The BJP may have more to lose in Gujarat, but the Congress lacks a knockout punch | Opinion
For the BJP, a decisive win will boost the conviction that Modi is still very much in the driver’s seat for 2019. The Congress will be hoping that even if they lose, there will be enough cracks in the verdict to suggest that the gap is narrowing and they are back in the mixUpdated: Dec 02, 2017 18:58 IST
Gujarat, BJP’s bastion and Narendra Modi’s home turf, goes to the polls next week. There is more at stake here than just another term in control of the state. For the BJP, a decisive win will boost the conviction that Modi is still very much in the driver’s seat for 2019. The Congress will be hoping that even if they lose, there will be enough cracks in the verdict to suggest that the gap is narrowing and they are back in the mix. All opinion polls point to a BJP victory and that seems like a high probability outcome, yet it seems like the side with more to lose.
While caste equations are as salient in Gujarat as most Indian states, it is a society where business sentiment plays a pivotal role. This could weigh against the BJP as the going has not been good for Gujarati businessmen and traders over the last one year. The state’s textile industry is in very bad shape, with a prolonged demand slump that doesn’t seem to be getting better — neighbouring countries like Bangladesh are making more headway in the global marketplace. The ceramic hub of Morbi in Saurashtra had been hit hard by demonetisation and is barely limping back to life. While rates in many product categories were lowered recently, huge compliance difficulties remain — filing alignment with the informal segment still poses a huge challenge. October GST collections, well short of targets, underscores this issue. The festive season did little to lift sentiment; Diwali sales, across sectors, was one of the weakest in many years. The mood is grim in Gujarat’s business community. This may be a problem as the BJP’s traditional stronghold has been urban and semi-urban Gujarat. In rural areas, its gap with the Congress is very slender.
On the caste front too, it isn’t exactly smooth sailing. The emergence of new caste leaders from the Patels, Dalits and OBCs may chip away at the BJP’s vote share in quite a few constituencies. Some anti-incumbency after 22 years, significant headwinds for the business community and tricky caste arithmetic — all this may easily have added up to a treacherous electoral wicket for the ruling party. Yet the BJP will probably go on to win, because of the opposition’s inability to capitalise effectively on its weaknesses. Winning, as they say, is a habit; and right now, only one side knows how to do it.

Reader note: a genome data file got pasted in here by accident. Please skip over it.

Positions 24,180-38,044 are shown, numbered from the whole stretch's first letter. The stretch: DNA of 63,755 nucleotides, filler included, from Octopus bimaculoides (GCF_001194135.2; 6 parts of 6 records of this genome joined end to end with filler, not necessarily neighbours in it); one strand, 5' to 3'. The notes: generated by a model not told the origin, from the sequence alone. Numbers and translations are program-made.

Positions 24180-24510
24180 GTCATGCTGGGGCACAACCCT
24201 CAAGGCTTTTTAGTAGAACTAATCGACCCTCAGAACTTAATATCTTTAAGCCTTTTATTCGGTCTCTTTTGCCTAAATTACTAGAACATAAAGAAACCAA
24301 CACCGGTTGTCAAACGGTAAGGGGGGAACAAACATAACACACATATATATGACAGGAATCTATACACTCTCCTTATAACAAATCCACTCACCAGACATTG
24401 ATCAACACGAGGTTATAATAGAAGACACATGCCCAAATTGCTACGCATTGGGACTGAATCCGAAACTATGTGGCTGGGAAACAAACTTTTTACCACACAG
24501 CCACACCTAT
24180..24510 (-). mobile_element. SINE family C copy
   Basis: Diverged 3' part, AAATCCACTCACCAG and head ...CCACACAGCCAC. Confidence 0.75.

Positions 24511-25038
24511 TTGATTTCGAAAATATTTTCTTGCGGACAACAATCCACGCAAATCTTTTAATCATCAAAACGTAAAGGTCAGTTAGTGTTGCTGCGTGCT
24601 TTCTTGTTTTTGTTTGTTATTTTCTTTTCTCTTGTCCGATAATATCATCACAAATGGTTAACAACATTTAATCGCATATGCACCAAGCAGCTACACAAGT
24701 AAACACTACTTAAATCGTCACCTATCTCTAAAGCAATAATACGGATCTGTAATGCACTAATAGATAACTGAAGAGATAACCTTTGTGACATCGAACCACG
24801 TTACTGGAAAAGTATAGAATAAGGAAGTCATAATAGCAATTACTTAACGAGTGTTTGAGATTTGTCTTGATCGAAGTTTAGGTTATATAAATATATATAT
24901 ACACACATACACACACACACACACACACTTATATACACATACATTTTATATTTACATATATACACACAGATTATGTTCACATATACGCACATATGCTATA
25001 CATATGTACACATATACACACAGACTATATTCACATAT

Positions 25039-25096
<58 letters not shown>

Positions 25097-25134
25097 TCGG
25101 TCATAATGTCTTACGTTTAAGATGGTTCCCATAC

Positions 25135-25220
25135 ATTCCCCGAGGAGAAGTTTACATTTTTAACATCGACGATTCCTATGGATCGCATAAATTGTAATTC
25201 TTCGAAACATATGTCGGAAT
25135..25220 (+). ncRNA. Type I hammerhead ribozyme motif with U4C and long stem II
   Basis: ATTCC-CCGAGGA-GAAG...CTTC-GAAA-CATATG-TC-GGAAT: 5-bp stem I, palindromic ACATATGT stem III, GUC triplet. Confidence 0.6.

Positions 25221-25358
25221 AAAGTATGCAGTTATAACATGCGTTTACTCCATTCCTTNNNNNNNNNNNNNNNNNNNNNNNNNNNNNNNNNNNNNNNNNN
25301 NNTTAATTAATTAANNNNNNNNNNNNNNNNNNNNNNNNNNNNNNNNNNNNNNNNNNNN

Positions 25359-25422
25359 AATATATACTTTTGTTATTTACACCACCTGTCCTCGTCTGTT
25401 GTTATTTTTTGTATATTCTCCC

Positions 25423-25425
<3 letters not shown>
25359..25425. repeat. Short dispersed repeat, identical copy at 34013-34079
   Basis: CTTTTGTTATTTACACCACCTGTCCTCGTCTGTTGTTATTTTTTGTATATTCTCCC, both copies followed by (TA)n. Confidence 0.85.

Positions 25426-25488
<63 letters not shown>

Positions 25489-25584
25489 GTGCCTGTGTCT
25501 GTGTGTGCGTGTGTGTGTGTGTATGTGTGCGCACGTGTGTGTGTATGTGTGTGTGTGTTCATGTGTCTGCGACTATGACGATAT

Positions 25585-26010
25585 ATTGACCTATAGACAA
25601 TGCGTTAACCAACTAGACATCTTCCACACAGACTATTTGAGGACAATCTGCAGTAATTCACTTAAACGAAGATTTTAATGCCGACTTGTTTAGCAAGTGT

The Congress senses an opportunity in Gujarat. In the BJP’s recent hyper reactive behaviour, it may also detect fear. Its gameplan, though, lacks a knockout punch. Teaming up with all caste leaders, who themselves cannot look each other in the eye, has a familiar, tried and failed – ‘all unite against Modi’ ring to it. It is unlikely to work. While Rahul Gandhi, in his recent forays, has cut a less ineffective figure, he hasn’t been able to present an alternative vision to the citizens of Gujarat. What exactly is the Congress party’s proposed solution to the economic and social disaffection that may have crept in? Can it put up a strong candidate who towers over the pedestrian BJP chief ministers that have ruled Gujarat since Narendra Modi moved to Delhi? Does it even possess the political finesse to harness the apparent angst among many communities in Gujarat to its advantage? If the answers to these are not in the affirmative, all that the opposition is doing is to hope for a negative verdict against the BJP. The old two-horse race of Indian politics – if you feel let down by one, you choose the other. Till the other lets you down. But this is a dangerous ploy for a party which is becoming less relevant with every passing election. Without a more proactive approach, the Congress may lose better, but the BJP will keep winning. Gujarat now and India in 2019.
Udayan Mukherjee in consulting editor, CNBC TV18
The views expressed are personal